Greyhound abandons 400 remote communities in Canada

Greyhound announced that it was pulling its buses out of western Canada earlier this year. For anyone that owns a car? No big deal. For those living in remote western communities without access to a vehicle of their own or other means of transportation to shuttle them to more populous locales, it's a disaster. On October 31st, decades of being able to rely on a Greyhound ride to take an inexpensive trip into the city to access government services, make a visit to the hospital or see far-flung friends or family will come to an end.

From the CBC:

When Lillian Sylvestre heard Greyhound Canada was ending its western bus service, she made arrangements to visit her children in Red Deer on the route she's taken for the last four decades.

Sylvestre lives in Sprague, Man., minutes from the Minnesota and Ontario borders. It lost its bus service to Winnipeg several years ago.

"It was sad when all the small communities lost the bus route," she said. "It is very hard because I used to hop on the bus in Sprague ten o'clock in the morning, go do my business — doctor, whatever in the city here, six o'clock — eight o'clock I'm home. Now I can't do that. I got to rely on my kids, in-laws, friends."

The closure will effect almost all routes west of Sudbury, Ontario. As part of Greyhound's spinning down their western services, 415 people will lose their jobs. In total, 400 communities will lose access to Greyhound's services. the company says that their pulling out of Western Canada is due to a 40% drop in ridership since 2010–business that may have been lost to other transportation services. But those services don't run in all 400 locations that Greyhound is abandoning. In some cases, the only alternative for folks looking to leave their community is in a cab–if one will come out to pick them up. Communities screwed over by Greyhound's exit and both provincial and federal governments are scrambling to sort out subsidized transportation for those no longer able to hop a ride on the long-running bus line. In some areas, homegrown ride-sharing programs may be the only viable option.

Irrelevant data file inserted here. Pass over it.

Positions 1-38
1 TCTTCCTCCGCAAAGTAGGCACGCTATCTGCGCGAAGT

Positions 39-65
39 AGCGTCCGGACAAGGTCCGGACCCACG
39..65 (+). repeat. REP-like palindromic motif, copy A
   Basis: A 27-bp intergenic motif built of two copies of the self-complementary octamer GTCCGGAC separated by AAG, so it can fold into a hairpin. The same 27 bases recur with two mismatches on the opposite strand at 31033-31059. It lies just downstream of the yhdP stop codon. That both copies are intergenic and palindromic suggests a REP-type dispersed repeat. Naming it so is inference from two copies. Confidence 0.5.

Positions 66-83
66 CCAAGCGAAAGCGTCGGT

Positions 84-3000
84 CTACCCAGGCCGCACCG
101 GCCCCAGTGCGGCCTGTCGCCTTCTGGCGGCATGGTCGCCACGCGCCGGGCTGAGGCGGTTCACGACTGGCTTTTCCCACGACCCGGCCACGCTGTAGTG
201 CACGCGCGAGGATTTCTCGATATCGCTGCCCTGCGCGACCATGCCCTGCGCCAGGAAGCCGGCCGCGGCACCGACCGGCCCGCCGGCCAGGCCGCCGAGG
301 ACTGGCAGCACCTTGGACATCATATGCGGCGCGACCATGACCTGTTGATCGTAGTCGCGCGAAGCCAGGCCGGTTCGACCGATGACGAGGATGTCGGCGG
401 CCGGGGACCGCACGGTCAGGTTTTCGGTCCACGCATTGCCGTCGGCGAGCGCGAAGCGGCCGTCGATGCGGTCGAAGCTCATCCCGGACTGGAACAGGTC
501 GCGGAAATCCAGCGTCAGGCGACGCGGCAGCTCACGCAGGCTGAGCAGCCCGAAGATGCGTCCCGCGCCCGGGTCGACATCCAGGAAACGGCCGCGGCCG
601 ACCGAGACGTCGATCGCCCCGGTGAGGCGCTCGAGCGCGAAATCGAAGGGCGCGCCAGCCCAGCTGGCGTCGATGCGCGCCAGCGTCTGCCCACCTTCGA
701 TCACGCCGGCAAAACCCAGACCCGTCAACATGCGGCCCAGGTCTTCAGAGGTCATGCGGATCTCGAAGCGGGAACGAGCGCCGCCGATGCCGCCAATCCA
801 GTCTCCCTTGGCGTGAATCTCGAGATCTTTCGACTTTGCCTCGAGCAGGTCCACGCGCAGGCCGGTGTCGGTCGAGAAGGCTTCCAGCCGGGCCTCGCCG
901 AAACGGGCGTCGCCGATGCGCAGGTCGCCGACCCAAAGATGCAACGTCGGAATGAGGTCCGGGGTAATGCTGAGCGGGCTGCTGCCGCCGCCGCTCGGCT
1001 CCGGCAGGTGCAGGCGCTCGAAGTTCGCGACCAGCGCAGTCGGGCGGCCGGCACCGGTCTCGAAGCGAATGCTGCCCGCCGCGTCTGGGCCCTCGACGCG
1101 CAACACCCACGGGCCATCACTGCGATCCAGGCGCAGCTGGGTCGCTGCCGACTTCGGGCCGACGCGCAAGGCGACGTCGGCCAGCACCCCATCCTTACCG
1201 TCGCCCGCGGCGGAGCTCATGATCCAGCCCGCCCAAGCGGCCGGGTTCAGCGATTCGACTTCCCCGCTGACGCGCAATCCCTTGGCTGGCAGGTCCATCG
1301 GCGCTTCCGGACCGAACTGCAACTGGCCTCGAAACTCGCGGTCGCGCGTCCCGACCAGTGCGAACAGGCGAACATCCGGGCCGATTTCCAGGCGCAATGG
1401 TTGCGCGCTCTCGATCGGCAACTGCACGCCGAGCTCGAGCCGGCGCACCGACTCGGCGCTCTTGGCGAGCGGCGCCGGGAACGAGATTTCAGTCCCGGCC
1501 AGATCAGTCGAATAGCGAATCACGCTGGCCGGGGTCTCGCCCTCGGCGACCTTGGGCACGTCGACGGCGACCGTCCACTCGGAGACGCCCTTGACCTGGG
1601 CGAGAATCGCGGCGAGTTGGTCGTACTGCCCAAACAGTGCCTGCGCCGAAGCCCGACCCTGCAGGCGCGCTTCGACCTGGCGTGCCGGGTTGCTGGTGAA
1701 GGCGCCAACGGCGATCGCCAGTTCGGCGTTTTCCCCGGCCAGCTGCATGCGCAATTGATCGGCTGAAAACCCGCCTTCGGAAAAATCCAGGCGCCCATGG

The ties that bind us together are falling apart, piece by piece.

Image by Douglas AntunesOwn work, CC BY-SA 3.0, Link